In Summary
  • Neither the women, researchers, doctors or midwives knew what was in the catheter-delivered infusions — a study design known as "double-blind" which tends to enhance reliability and avoid bias.
  • The second stage of labour begins when the cervix is completely dilated and ends when the baby is delivered.

Contrary to popular belief, epidural painkilling medication does not slow down labour for pregnant women, according to a US study published Tuesday.

The findings suggest that the long-held practice of reducing or stopping an epidural in the later stages of labour could be "out of date and misguided," said the report in the journal Obstetrics and Gynaecology.

Epidurals, which deliver pain-numbing medications close to the nerves of the spine via catheter, have been widely used since the 1970s.

For the study, 400 women agreed to receive an epidural early in labour and then be randomly assigned to have that painkiller continued throughout the later part of labour, or exchanged with a saline placebo without their knowledge.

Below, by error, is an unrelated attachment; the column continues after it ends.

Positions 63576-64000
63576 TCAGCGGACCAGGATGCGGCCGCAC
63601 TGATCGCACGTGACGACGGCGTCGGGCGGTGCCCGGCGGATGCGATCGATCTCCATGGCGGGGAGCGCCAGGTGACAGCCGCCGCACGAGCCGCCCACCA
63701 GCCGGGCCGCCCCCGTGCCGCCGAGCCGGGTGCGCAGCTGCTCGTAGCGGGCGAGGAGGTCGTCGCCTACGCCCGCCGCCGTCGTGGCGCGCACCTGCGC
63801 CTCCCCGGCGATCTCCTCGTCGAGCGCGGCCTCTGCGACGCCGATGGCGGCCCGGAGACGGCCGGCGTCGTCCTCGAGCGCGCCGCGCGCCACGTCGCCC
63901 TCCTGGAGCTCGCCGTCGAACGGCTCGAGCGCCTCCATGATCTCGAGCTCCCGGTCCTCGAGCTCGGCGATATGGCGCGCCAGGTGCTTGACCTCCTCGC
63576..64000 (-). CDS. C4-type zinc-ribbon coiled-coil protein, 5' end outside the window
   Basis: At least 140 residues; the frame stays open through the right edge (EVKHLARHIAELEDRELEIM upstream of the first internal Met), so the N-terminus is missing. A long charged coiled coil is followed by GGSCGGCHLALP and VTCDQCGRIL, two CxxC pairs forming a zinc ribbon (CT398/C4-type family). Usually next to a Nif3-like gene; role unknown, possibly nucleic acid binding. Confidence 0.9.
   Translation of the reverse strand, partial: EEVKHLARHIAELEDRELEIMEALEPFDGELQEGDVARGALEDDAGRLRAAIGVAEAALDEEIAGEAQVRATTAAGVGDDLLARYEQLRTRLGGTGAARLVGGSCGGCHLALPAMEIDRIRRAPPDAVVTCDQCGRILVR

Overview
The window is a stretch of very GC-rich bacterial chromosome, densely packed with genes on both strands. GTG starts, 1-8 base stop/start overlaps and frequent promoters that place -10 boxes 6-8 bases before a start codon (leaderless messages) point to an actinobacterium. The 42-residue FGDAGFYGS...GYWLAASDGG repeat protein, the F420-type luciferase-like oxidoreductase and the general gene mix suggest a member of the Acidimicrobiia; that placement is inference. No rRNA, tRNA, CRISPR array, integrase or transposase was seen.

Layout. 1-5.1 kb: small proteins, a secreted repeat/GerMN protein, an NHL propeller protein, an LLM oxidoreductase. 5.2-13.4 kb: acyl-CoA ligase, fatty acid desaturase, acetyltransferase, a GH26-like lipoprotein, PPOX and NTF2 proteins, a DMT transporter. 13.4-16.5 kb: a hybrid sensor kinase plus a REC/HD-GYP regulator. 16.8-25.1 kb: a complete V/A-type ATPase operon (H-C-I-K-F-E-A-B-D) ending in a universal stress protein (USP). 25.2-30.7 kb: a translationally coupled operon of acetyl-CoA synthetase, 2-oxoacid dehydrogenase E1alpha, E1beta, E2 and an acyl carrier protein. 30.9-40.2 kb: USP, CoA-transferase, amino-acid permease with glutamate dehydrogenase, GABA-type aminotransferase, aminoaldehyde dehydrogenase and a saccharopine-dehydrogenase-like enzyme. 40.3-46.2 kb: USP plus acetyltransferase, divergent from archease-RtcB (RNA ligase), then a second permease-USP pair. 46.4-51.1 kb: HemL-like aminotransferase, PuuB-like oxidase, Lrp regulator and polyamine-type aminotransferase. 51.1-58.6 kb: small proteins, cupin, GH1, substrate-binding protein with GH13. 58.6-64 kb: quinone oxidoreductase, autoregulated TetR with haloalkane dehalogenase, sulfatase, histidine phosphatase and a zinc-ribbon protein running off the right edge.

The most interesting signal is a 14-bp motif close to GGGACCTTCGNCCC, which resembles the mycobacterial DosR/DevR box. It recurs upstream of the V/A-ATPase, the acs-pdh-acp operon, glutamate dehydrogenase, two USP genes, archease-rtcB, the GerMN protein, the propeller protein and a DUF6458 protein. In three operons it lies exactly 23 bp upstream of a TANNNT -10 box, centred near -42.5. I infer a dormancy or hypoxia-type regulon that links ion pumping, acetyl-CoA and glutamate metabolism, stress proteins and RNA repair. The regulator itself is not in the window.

'DOUBLE-BLIND' STUDY

Neither the women, researchers, doctors or midwives knew what was in the catheter-delivered infusions — a study design known as "double-blind" which tends to enhance reliability and avoid bias.

The second stage of labour begins when the cervix is completely dilated and ends when the baby is delivered.

When this stage of labour runs long, adverse outcomes — including harm to the foetus — are more common.

To avoid complications, obstetricians routinely discontinue the epidural at this stage.

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